Tag Archives: Catholic Church

Not so much an earthquake, more an ice-breaking!

The 14th Extraordinary Synod of Roman Catholic Bishops – October 2014

Martin Pendergast

The 14th Extraordinary Synod of Bishops on Marriage & Family proved to be a barometer of climate-change in the Roman Catholic Church with more ice-breaking than earthquake tremors. It had started with a questionnaire circulated to garner Catholic opinion from around the world on broad family issues. Unthinkable in the immediately preceding papacies of John Paul II and Benedict XVI, the pastoral needs of same-sex couples, along with those of children in such families, figured in the Synod’s Working Document setting the agenda for this recent meeting. Continue reading Not so much an earthquake, more an ice-breaking!

Dr. Jack Dominian MBE, 25 August 1929-11 August 2014

Martin Pendergast

An overview of Dr. Jack Dominian’s lifetime’s work, showing how experience of people’s real life problems challenged the very foundations of Catholic teaching on sexuality and marriage, was published in 1995. Jack Dominian – Lay Prophet? by Jock Dalrymple, traced how Dominian’s radical work on marriage confronted official teaching and illuminated people’s lives. At Jack’s funeral in Rickmansworth, Hertfordshire, 28 August 2014, it was proposed that any future editions should now have the question-mark removed! Continue reading Dr. Jack Dominian MBE, 25 August 1929-11 August 2014

Catholic Bishops’ “Working Document” on Marriage, Family

In preparation for the October “Extraordinary Synod on Marriage and Family”, the Vatican has released an “Instrumentum Laboris” (or working document), bringing together the submissions from national bishops’ conferences on their findings from the global consultation on marriage and family that was conducted during 2013. The actual conduct and quality of that consultation varied widely across the world. In the best examples, such as the Swiss, it was conducted by expert practitioners in social research. In the worst, lay people were not in fact consulted at all, with the bishops alone responding on their behalf, in consultation only with their priests. In between, bishops simply asked the people to answer the questions that had been prepared by the Vatican, questions that were not designed for lay people, and that many people in fact found confusing or impossible to answer. Nevertheless, Catholics around the world responded with enthusiasm, and questionnaires were completed in vast numbers.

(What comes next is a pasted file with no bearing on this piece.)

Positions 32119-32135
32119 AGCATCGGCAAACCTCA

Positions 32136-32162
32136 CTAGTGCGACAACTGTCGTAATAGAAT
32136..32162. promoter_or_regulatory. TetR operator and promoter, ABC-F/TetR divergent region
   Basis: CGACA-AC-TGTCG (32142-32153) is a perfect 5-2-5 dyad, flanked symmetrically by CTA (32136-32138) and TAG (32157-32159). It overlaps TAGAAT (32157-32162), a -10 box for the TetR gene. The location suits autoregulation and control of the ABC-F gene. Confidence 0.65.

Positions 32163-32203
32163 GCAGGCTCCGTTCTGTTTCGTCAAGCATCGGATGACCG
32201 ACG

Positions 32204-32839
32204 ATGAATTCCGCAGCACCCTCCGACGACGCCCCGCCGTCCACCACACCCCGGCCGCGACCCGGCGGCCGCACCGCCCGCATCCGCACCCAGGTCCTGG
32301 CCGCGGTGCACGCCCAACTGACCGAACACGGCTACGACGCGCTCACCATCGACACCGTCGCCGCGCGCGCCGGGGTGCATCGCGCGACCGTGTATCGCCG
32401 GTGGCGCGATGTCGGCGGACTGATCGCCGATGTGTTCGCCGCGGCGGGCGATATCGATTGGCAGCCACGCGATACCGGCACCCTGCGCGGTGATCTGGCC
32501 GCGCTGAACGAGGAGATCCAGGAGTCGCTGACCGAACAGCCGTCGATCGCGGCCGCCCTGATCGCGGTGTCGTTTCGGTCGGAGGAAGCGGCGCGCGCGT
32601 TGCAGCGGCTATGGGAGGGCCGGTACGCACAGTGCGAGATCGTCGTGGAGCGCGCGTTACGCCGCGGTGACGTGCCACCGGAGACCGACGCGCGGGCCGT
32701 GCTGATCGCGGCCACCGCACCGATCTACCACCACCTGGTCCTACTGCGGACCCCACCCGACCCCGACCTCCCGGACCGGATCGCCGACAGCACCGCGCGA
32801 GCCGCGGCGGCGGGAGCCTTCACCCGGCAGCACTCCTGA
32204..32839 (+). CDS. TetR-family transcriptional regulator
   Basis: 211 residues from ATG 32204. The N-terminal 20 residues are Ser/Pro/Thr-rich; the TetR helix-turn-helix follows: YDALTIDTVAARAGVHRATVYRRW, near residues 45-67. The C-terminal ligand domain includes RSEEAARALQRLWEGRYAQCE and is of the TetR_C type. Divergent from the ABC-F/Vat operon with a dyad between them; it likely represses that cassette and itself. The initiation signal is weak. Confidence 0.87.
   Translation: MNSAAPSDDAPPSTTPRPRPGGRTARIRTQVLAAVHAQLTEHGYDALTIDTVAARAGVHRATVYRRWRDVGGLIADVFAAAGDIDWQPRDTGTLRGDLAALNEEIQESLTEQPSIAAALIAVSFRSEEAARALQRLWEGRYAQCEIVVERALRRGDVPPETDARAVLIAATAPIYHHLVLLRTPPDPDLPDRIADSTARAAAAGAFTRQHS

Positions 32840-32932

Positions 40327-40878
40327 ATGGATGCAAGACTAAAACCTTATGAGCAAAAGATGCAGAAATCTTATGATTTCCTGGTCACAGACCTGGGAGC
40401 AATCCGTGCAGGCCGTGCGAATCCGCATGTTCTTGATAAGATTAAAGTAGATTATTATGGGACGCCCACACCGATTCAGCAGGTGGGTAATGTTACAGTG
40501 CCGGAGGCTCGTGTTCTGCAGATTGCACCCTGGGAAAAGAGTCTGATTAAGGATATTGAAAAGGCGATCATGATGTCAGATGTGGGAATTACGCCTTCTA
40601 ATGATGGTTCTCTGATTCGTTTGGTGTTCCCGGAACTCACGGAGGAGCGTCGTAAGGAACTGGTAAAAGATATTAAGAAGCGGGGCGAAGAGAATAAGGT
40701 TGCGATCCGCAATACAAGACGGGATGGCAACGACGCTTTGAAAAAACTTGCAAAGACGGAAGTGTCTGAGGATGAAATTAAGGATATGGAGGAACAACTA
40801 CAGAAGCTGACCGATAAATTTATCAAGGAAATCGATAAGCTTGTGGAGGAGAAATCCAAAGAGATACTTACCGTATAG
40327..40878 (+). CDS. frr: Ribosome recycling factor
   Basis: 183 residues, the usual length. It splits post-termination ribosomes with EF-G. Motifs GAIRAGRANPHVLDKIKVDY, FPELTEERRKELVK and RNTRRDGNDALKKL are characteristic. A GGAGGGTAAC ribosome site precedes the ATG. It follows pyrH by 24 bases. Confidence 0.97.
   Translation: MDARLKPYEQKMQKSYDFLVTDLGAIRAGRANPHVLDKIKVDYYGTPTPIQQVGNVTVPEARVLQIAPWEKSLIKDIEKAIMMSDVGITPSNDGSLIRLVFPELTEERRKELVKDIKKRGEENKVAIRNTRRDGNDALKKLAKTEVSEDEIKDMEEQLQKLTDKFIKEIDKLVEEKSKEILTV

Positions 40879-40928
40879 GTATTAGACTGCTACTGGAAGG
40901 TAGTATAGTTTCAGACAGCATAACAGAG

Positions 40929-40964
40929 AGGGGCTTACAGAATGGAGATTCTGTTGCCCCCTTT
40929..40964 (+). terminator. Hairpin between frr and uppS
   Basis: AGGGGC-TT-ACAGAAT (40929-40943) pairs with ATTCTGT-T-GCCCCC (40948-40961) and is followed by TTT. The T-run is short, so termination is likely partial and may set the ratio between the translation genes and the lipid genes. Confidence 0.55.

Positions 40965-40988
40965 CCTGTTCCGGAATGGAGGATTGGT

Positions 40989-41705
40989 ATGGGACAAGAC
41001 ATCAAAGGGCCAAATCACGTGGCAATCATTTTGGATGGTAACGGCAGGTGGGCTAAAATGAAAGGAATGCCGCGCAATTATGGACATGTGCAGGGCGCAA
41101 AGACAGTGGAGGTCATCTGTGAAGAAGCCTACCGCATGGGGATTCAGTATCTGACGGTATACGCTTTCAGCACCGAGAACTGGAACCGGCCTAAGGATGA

bishops

When the bishops in some countries began to release their own results, it soon became clear what was already known from prior secular research: in general terms, Catholics as a whole simply do not agree with or comply with Catholic sexual teaching, on a wide range of issues, and particularly not on contraception.

The working document just released, largely corroborates that view – but draws from it the rather simplistic conclusion that the reason is that Catholics don’t understand the teaching, and that the Church must find ways to present its teaching more effectively. There is no recognition at all, that the real problem could be quite different – that perhaps there might be flaws in the teaching itself.

For the full text, see the Vatican website:

For news reports and commentary on the document, see:

Mary McAleese Questions Value of Family Synod

Mary McAleese, former President of Ireland, has described the Catholic Church “Extraordinary Synod on Marriage and Family” as “bonkers”, as participants will be limited to celibate men who have chosen not to have children or marry. Instead of the complex and confusing global consultation questionnaire that was circulated last year, she says she has only one question: “How many of the bishops who will be assmebling in October have ever changed a baby’s nappy?”

Mary+McAleese

Ms McAleese, a two-term President of Ireland, strongly questioned Pope Francis calling a synod to review the Catholic Church’s teaching on family life.

She won the backing of the Association of Catholic Priests with some of her comments, which demanded a “new theology of women” instead of an “old boys club”.

She said there was “just something profoundly wrong and skewed” about asking clergy for their views when they were all “male celibates”.